The Valley of Siddim is a picture of the miry clay of sin, and so many of God's children have ended up there:

Abraham sinned!

David sinned!

Simon Peter sinned!

In fact, we have all sinned, even after our redemption! I thank God for His forgiveness. He is the God of the second chance.

One of my great joys in the ministry has been to watch the Lord lift people up who have ended up in the Valley of Siddim. They have become trapped in the miry clay of sin, but along comes Jesus! He is the Good Samaritan. He does not leave us in the ditch. He lifts us up, He pours in the healing balm of the Holy Spirit, He pays the price in His own blood, restores us to our place of service in His name and grants us His peace and presence.

Jesus is watching from the porch for the Prodigal to come home. He is not the one keeping us in the valley of sin. He didn't put us there and does not wish for us to remain there.

Look at Micah 7:18-20, "Who is a God like you, who pardons sin and forgives the transgression of the remnant of his inheritance? You do not stay angry forever but delight to show mercy. You will again have compassion on us; you will tread our sins underfoot and hurl all our iniquities into the depths of the sea. You will be true to Jacob, and show mercy to Abraham, as you pledged an oath to our fathers in days long ago." Hallelujah, what a Savior!

A visitor at a fishing dock asked an old fisherman who was sitting there, "If I were to fall into this water, would I drown?" The fisherman had a good answer. "Naw," he said, "fallin' into the water don't drown anybody. It's staying under it that does." You can escape sin, because Christ is the Shepherd in the Valley of Sin. Turn to Him and He will lift you out!

Is there someone here today who needs to be lifted out of the valley of sin? Call to Him, because can be sure He is already calling to you. If you are lost on the mountain, like a sheep that has wandered away, He will come and get you. If you are lost in cracks of life, like a coin that has slipped into the carpet fibers, he will get a broom or vacuum and pull you out. If you have wandered away, be sure He is waiting for you to come home. He is the Savior for those in the valley of sin.

II. The Valley Of Elah - The Valley Of Problems

Another valley that we all must face in life is the Valley of Elah, or the Valley of Giants. You might well call this the Valley of Problems that seem too big to handle. You recall, I am sure, that the Valley of Elah is the place where David met Goliath. It was a place of giants, a place of battles. Yet, God was there with David.

All of us at times must deal with the Valley of Problems, the place where we face what seems to occupy insurmountable difficulties. Some of us fail to know how to deal with the problems of life. We have changed the hymn "Count Your Many Blessings," to one which says, "Count Your Many Problems."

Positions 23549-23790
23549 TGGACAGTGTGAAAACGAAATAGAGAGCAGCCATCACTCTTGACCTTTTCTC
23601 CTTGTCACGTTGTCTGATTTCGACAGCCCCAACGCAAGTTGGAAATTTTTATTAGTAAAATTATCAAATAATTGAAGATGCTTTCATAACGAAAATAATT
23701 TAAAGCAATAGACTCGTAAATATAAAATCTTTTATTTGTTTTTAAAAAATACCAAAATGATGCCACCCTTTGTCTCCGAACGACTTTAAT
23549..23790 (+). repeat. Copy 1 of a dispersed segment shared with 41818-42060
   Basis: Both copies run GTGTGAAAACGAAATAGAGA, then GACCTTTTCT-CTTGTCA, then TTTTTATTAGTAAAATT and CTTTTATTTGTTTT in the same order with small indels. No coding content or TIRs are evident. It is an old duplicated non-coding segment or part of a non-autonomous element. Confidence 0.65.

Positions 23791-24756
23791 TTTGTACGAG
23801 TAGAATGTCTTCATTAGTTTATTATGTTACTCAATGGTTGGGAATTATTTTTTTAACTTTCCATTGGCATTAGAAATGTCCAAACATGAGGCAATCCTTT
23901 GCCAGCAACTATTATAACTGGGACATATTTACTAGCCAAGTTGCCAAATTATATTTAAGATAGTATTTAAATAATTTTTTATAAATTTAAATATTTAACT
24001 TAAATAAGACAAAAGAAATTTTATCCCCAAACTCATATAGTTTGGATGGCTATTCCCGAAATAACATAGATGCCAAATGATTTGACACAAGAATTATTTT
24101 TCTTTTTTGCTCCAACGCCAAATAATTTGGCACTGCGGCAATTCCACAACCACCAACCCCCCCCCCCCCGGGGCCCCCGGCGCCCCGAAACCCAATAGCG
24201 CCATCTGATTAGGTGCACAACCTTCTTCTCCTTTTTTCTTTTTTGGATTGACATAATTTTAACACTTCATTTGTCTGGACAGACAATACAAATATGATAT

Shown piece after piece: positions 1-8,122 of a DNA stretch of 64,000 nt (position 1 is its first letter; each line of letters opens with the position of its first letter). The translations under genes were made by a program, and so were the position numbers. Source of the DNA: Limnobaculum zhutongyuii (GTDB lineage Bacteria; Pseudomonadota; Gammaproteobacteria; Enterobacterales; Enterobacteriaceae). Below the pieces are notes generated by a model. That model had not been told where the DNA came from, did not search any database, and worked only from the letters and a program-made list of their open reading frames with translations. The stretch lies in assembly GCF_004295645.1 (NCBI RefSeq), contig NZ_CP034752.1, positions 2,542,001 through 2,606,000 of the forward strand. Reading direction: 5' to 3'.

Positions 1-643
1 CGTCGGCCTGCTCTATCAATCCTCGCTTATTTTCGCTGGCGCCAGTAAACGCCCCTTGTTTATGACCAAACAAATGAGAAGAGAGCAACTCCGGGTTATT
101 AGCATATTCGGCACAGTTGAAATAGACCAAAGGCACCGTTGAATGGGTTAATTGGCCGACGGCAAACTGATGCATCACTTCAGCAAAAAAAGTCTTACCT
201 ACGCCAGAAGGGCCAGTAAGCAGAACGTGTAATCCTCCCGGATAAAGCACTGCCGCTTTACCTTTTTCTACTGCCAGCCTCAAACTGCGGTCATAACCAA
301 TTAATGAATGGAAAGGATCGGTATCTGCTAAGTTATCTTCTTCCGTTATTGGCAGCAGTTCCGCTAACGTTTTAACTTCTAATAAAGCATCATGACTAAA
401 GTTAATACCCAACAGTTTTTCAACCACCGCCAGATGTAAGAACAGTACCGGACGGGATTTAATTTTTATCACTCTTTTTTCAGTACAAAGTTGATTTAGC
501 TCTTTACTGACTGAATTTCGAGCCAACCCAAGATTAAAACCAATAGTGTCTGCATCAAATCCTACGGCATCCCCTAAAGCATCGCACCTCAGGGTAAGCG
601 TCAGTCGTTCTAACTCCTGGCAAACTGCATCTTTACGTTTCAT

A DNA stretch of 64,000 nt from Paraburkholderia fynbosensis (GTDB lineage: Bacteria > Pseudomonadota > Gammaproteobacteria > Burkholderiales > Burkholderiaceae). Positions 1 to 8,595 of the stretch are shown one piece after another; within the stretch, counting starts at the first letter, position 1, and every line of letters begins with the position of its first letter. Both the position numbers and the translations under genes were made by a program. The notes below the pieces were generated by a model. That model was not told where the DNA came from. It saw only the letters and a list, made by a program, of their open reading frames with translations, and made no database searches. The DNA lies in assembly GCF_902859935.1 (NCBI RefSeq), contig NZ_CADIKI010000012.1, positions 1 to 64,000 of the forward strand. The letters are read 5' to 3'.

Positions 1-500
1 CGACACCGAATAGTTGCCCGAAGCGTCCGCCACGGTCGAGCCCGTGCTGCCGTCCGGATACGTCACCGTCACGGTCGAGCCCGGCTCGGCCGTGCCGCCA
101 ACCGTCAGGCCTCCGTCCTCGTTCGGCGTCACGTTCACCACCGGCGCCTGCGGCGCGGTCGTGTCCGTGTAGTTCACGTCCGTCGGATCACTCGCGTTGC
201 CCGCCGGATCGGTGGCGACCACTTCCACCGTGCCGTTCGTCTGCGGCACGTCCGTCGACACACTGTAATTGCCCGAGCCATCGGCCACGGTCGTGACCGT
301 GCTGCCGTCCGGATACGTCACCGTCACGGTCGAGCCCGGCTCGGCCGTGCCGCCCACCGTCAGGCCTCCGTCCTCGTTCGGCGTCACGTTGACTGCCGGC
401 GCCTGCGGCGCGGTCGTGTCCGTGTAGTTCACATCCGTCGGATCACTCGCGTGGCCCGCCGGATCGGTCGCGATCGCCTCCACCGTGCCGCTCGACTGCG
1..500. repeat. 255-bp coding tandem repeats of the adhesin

"Count your many problems, name them one by one;

Think that victory never, ever will be won;

Cite your many troubles, count them o'er and o'er,

All your disappointments and frustrations will soar."

Two boys were overheard talking in the yard. One said, "Life is just full of problems. For example, my parents were so excited when I learned to walk. Then, they seemed even more excited when I learned to talk." The other boy asked what was wrong with that. The first boy continued, "Well, I learned to walk and learned to talk and soon as I did, they told me to sit down and shut up!" Yes, life is full of problems and they start very early in life. But wise is the young person or adult who learns that there is a Shepherd for the valleys of life, especially the valley of problems.

When I think of the valley of problems, I think of the Apostle Paul. He seemed to go from one difficulty to another. He was simply preaching God's Word and trying to help people come to a knowledge of the Savior, but he was shipwrecked, falsely arrested, beaten, hounded, hated, stoned, bitten by a snake, lied about by others, and constantly under stress; yet, he was used of God as no other. Some of his letters, that are so important to the New Testament, would not have been written if it were not for his prison experiences. Instead of cursing the problems, we need to rediscover the Shepherd of the valleys in which we must trod. 

III. The Valley Of Achor - The Valley Of Chastisement

Achor is where Achan was punished for taking from Jericho that which belonged only to the Lord. Sometimes God has to take us to Achor and chastise us. We read that God chastens those He loves, and some of us probably feel very unloved when we are in the midst of chastisement.

God's correction is a very necessary part of maturing as believers. Just as a child must be corrected and disciplined in order to grow up knowing how to handle responsibility, the Christian must be willing to accept chastisement as a means of growth and development.

Be assured that God does not chastise us to hurt us, but rather He does so to help you. He does not chastise us to destroy us, but He does so to deliver you. He does not chastise us to burden us, but He corrects us to bless us. God is present in the valley of chastisement.

Hebrews 12:5-6 reads, "And you have forgotten that word of encouragement that addresses you as sons: 'My son, do not make light of the Lord's discipline, and do not lose heart when he rebukes you, because the Lord disciplines those he loves, and he punishes everyone He accepts as a son.'"

Are you going through chastisement at this point in your life. Admit you need for the Lord to correct you. Be humble under the might hand of God and He will raise you up.